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In a young season that has been dominated by a suspension, injuries to key players, and a slow start to their season as defending Stanley Cup champions, there have been a few bright spots for the Capitals, including another historic milestone for Nicklas Backstrom, more record book climbing by Alex Ovechkin, and a strong start by Jakub Vrana. However, lost in the all the headlines is the strong start by right wing Brett Connolly, whose play has gone under the radar.
Through 18 games played this season, Connolly has two goals and eight assists for 10 points, with a plus-5 rating, all coming while the 26-year old former first-round pick (sixth overall in 2010 by Tampa Bay) is averaging a career-high 13:53 minutes of ice time for Head Coach Todd Reirden, playing primarily on a third-line with Lars Eller and Andre Burakovsky. After recording a career-high 15 goals in his first season with the Caps in 2016-17, Connolly followed that up with a 15-goal, 12-assist season last year en route to a Stanley Cup championship with the Capitals; in 24 playoff games played this past spring, Connolly recorded nine points.
His eight assists and 10 points are the most he’s recorded in the first 18 games of his three seasons with the Caps, having recorded one assist and four points in 2016-17, and two assists and five points last season, respectively, and he is currently on pace for nine goals, and a career-high 36 assists and 45 points this season. In addition, he is TIED in 5-on-5 points (9) with Alex Ovechkin and Evgeny Kuznetsiv, despite seeing substantially less ice time. He is averaging 1.83 shots per game this season (the highest in his three seasons in D.C., albeit early in 2018-19) and is seeing an average of 1:31 of power play time this season (sixth-most on the Capitals this season, behind only Alex Ovechkin, John Carlson, Nicklas Backstrom, Evgeny Kuznetsov, and T.J. Oshie), compared to 1:26 and 0:26 the last two seasons, respectively. While he has yet to record a power play goal, Connolly has averaged 15.3 shots per 60 minutes of power play time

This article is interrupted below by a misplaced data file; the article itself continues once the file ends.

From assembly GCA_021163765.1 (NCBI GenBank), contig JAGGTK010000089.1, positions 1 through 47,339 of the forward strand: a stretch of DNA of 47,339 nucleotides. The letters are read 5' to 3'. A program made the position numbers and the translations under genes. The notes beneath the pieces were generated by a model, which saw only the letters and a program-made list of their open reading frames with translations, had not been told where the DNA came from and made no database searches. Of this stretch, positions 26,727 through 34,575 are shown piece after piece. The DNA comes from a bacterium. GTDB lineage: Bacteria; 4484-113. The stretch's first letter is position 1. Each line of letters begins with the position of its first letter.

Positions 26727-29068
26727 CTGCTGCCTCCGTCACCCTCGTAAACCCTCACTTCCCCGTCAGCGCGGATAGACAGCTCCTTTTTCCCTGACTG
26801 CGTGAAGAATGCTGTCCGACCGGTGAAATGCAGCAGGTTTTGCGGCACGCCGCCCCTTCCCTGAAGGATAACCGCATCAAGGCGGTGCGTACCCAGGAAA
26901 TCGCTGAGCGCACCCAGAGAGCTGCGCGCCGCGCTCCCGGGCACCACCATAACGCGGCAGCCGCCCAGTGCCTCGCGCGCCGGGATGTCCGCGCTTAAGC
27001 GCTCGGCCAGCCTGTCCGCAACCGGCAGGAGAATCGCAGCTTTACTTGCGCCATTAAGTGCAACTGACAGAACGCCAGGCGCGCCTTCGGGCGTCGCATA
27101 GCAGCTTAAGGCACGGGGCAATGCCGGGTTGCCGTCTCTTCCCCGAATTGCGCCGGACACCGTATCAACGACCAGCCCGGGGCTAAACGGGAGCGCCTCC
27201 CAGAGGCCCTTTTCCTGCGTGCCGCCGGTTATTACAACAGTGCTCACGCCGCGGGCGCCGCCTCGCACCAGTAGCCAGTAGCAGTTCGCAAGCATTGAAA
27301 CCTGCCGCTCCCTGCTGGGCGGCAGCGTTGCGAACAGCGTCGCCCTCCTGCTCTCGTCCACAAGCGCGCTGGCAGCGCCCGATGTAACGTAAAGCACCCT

While he may not be a flashy or star player, Connolly has proven to be a steady contributor to the Caps through his first two full seasons in the DMV. With his contract set to expire after this season, another productive (but even more so) season could earn Connolly a nice pay raise. Once considered to be a prospect with the potential to make a splash offensively, Connolly seems to be capitalizing on his offensive chances to start this season, and should he continue to produce at his current rate, he will be one step closer to meeting those expectations.
By Michael Fleetwood